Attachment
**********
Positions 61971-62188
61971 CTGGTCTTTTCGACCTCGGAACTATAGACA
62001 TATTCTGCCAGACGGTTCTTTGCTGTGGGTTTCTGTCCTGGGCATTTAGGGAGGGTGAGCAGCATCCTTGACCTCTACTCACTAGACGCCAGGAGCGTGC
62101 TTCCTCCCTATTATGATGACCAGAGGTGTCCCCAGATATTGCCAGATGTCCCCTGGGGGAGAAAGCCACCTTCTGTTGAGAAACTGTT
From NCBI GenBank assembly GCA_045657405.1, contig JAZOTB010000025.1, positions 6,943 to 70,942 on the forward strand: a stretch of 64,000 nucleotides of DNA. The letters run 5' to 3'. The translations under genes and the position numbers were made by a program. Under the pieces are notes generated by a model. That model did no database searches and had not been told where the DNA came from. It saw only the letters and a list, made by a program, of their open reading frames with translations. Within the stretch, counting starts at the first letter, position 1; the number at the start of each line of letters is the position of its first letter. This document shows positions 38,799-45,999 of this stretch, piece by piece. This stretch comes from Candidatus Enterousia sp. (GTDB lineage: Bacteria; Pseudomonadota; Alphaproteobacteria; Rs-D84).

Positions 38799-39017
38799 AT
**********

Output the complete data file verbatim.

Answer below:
Positions 61971-62188
61971 CTGGTCTTTTCGACCTCGGAACTATAGACA
62001 TATTCTGCCAGACGGTTCTTTGCTGTGGGTTTCTGTCCTGGGCATTTAGGGAGGGTGAGCAGCATCCTTGACCTCTACTCACTAGACGCCAGGAGCGTGC
62101 TTCCTCCCTATTATGATGACCAGAGGTGTCCCCAGATATTGCCAGATGTCCCCTGGGGGAGAAAGCCACCTTCTGTTGAGAAACTGTT
From NCBI GenBank assembly GCA_045657405.1, contig JAZOTB010000025.1, positions 6,943 to 70,942 on the forward strand: a stretch of 64,000 nucleotides of DNA. The letters run 5' to 3'. The translations under genes and the position numbers were made by a program. Under the pieces are notes generated by a model. That model did no database searches and had not been told where the DNA came from. It saw only the letters and a list, made by a program, of their open reading frames with translations. Within the stretch, counting starts at the first letter, position 1; the number at the start of each line of letters is the position of its first letter. This document shows positions 38,799-45,999 of this stretch, piece by piece. This stretch comes from Candidatus Enterousia sp. (GTDB lineage: Bacteria; Pseudomonadota; Alphaproteobacteria; Rs-D84).

Positions 38799-39017
38799 AT